How often do you get a good night’s sleep and wake up feeling totally rested? It’s increasingly hard to disconnect from work and technology, and it just seems like there aren’t enough hours in the day to get everything done. As a result, sleep rarely makes our “to-do” list.
While many of us think 5-6 hours of sleep a night are enough, it is recommended that adults (for teens and sleep, read here) sleep 7-9 hours a night in order to be fully rested and functioning the next day. 1
Did you know that not getting enough sleep can cause health problems beyond just feeling tired and worn out? Recent studies have found that lack of adequate sleep is related to weight gain, sexual problems, reduced concentration, mental health problems, cancerous tumors and even Alzheimer’s disease.
The Link between Sleep Deprivation and Weight Gain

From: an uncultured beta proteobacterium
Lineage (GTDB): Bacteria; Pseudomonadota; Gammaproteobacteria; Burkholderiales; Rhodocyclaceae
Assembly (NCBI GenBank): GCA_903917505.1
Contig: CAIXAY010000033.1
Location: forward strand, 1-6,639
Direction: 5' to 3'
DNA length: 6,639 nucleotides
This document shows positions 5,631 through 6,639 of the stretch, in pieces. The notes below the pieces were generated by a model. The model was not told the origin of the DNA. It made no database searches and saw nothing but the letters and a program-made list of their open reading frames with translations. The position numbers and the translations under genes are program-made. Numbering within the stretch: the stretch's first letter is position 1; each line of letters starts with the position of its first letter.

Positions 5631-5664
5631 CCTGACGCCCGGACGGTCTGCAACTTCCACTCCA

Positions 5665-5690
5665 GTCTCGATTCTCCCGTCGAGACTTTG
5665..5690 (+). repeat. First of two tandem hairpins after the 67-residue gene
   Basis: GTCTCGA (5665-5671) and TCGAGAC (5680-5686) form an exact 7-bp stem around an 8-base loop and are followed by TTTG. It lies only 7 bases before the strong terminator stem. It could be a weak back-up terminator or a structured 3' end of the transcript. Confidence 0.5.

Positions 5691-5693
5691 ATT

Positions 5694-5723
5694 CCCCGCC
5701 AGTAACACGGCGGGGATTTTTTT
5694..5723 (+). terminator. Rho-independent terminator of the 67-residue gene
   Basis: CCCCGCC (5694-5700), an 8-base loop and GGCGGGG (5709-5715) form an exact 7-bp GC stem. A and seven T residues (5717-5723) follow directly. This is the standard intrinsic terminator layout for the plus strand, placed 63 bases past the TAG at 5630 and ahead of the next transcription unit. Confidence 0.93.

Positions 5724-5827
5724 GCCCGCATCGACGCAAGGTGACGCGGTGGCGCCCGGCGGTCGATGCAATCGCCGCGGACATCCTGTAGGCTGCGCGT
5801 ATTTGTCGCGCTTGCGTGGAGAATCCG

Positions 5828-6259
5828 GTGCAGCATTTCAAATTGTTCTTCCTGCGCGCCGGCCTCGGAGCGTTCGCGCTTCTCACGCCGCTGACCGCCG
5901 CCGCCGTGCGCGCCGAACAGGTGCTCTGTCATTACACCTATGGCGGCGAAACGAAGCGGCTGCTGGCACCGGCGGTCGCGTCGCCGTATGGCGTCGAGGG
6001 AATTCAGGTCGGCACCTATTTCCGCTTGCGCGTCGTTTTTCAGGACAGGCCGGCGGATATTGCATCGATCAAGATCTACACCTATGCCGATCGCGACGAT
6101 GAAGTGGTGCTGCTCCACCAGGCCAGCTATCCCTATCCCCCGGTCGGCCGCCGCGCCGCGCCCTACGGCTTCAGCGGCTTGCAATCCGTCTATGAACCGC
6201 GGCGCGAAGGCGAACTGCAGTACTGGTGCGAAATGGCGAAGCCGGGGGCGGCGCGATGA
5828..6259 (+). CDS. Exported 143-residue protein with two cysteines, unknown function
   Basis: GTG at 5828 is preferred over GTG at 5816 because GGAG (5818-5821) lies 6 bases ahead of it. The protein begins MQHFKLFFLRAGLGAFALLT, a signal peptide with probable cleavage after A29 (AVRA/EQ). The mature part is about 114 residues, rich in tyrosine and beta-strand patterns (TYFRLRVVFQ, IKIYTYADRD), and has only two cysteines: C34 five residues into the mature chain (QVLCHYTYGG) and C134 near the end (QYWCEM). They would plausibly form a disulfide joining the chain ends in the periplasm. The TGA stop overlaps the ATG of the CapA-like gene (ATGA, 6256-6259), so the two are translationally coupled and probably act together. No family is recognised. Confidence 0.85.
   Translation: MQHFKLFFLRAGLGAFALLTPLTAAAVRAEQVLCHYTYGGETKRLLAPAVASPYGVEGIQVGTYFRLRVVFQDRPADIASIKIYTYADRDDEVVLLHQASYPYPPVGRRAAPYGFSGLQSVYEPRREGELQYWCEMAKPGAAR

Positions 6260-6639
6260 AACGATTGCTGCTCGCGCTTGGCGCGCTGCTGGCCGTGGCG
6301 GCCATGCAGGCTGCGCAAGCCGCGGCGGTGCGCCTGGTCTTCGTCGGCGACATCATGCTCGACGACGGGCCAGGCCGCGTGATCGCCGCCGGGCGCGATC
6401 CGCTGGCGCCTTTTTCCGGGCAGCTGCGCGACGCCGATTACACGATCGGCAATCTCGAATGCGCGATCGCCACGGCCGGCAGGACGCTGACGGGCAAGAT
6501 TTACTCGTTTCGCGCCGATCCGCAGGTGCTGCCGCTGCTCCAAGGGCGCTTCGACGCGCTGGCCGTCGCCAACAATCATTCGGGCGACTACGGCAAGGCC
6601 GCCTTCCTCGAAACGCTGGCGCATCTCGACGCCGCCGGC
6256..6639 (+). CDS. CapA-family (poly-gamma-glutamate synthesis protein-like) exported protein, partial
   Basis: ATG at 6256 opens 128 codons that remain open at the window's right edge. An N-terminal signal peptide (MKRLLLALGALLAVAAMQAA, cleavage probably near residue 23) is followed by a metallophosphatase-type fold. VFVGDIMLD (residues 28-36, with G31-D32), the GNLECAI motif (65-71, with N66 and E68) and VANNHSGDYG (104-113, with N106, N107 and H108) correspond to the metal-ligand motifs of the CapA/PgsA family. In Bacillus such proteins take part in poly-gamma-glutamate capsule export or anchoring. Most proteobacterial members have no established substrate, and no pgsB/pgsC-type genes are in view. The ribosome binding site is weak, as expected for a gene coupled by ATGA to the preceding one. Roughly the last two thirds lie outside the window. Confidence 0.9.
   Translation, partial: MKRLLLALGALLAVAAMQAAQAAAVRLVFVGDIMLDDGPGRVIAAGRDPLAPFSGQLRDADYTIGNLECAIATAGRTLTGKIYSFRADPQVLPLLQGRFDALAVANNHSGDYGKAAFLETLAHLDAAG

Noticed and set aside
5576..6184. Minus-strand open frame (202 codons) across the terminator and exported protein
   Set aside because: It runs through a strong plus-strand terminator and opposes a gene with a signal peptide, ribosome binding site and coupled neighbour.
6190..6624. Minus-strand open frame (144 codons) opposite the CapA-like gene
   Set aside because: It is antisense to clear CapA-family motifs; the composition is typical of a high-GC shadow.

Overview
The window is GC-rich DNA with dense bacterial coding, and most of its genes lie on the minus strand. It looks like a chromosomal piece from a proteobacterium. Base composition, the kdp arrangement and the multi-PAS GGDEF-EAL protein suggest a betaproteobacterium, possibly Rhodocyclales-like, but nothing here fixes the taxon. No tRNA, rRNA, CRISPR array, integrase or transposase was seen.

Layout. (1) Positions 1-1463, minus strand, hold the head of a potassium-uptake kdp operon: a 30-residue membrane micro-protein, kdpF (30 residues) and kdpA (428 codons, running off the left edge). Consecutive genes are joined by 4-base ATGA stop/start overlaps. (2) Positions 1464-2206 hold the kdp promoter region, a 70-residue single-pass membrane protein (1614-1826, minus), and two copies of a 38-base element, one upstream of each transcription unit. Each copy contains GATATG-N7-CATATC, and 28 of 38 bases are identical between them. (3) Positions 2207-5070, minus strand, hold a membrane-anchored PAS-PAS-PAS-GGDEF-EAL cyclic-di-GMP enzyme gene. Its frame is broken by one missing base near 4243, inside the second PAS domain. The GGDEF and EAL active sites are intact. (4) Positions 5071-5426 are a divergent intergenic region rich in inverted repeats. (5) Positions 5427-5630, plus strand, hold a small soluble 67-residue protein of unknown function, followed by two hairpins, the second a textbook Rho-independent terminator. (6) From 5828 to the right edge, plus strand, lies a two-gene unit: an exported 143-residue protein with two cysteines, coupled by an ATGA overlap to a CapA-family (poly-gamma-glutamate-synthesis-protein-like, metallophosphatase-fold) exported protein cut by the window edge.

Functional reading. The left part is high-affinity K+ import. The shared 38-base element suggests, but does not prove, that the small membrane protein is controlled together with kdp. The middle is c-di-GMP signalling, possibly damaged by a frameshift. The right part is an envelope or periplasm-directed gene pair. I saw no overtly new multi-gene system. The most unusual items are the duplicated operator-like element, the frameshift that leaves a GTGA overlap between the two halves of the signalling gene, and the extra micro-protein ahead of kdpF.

How Sleep Deprivation Can Affect Your Sex Life
Lack of Sleep and its Effect on Attention, Reaction time, and Motor Function
Sleep Deprivation is Connected to Changes in Mood and Mental Health
Poor Sleep and Alzheimer’s disease
Disrupted Sleep and Tumor Growth
A study published in 2012 found that sleep deprivation affects metabolism. After four nights of 4.5 hours of sleep a night, the fat cells of the study’s seven participants “aged.”2 Aged fat cells are less sensitive to insulin, making a person more likely to gain weight gain and develop diabetes. Does not getting enough sleep for several nights in a row age your fat cells permanently, or does it take weeks and years of poor sleep to create insulin resistance? The study didn’t answer that question but it’s one that researchers are interested in.